“Unless we get children to try different things, how will they ever learn which things are fun and which are not fun? Don’t they need to learn to make themselves do things they are not sure about, to learn about things that are valuable but not immediately obviously so?”
It’s more important to learn how to make things fun, and how to avoid things that you can’t make fun. Having a rule which overrides your reason is at best going to entrench bad habits. How do you know the thing you are forcing yourself (or your child) to do is actually right? If it is right, why can’t you (or your child) feel good about it? It might be unpleasant in the sense that a cold shower would be unpleasant if your hot water heating has broken and you really want a shower, but you can do that voluntarily without forcing yourself to do anything. This other idea – of there being valuable things that no one would do without either being forced to or forcing themselves to – is false.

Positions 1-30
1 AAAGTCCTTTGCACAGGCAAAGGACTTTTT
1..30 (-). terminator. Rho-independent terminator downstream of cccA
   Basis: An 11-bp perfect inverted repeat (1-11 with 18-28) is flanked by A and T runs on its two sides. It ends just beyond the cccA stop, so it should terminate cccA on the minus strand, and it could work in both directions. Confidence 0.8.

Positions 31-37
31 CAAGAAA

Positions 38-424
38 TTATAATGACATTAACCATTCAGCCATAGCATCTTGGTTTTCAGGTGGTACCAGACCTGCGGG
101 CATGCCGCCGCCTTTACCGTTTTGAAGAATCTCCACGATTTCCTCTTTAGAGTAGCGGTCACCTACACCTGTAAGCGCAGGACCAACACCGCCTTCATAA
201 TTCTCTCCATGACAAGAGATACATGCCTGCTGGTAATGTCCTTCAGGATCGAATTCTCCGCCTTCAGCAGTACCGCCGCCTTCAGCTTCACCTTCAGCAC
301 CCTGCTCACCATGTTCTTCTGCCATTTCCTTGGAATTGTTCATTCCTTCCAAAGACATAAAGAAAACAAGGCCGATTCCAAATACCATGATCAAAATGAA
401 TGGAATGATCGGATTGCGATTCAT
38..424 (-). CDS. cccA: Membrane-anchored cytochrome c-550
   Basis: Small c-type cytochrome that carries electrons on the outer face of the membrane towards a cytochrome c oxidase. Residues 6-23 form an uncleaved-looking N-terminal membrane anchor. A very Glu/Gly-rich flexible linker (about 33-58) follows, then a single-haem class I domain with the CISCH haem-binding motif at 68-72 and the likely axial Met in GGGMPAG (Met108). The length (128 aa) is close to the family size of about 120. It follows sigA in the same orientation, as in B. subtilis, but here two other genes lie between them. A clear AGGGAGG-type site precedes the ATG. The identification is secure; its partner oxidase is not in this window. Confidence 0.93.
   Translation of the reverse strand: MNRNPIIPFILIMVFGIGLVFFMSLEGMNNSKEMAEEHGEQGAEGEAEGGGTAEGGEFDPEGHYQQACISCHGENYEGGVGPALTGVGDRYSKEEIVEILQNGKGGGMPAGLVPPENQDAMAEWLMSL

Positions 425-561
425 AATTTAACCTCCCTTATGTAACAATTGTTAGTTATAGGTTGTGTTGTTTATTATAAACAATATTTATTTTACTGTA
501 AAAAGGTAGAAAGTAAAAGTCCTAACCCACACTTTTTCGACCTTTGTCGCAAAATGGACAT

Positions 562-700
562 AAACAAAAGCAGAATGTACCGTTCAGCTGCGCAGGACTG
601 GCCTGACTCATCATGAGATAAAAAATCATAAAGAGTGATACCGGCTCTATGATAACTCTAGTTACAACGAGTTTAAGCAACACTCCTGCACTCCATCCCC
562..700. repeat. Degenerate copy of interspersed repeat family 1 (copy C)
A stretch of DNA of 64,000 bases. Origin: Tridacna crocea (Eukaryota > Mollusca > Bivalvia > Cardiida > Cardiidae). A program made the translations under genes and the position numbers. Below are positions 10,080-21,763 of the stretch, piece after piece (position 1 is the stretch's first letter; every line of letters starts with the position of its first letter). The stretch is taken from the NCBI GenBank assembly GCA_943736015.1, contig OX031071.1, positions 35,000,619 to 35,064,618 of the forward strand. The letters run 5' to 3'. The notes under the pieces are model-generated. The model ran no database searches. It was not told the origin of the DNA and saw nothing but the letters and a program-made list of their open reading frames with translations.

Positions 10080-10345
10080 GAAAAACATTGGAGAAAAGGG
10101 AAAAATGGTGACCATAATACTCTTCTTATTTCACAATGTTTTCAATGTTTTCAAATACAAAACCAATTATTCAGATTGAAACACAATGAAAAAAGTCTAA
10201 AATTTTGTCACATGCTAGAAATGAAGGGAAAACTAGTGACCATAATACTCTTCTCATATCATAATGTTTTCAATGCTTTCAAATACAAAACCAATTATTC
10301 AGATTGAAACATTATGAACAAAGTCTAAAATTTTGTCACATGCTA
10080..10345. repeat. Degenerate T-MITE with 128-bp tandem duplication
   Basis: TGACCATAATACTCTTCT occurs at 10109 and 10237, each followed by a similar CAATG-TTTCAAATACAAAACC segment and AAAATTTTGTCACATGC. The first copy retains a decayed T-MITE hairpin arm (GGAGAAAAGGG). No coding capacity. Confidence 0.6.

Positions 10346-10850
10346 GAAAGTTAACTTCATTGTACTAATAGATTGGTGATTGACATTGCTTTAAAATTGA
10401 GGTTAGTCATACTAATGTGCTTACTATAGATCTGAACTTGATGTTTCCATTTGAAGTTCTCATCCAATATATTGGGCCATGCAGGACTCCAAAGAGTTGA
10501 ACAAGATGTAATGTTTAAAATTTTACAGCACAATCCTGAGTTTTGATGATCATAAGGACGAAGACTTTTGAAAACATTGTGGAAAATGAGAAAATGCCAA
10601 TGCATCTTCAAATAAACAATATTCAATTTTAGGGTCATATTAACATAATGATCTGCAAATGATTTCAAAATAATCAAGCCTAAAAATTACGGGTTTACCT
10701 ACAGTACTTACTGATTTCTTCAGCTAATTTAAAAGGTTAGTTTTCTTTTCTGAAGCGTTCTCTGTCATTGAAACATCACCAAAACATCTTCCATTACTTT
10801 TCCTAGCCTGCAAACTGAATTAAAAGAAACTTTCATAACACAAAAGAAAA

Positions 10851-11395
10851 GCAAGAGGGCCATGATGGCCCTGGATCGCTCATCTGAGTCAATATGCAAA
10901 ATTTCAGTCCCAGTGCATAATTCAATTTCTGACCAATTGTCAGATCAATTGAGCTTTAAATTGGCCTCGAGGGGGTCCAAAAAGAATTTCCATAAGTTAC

Getting children to do things they do not want to do, and doing things you do not want to do, systematically impairs creativity and impedes the growth of knowledge.
- Surely children need discipline to teach them self-discipline?
- A commitment to figuring it out
- How to read this site
Sarah Fitz-Claridge, Taking Children Seriously FAQ: ‘Unless we get children try different things, how will they ever learn which things are fun and which are not fun?’, https://www.takingchildrenseriously.com/unless-we-get-children-try-different-things-how-will-they-ever-learn-which-things-are-fun-and-which-are-not-fun/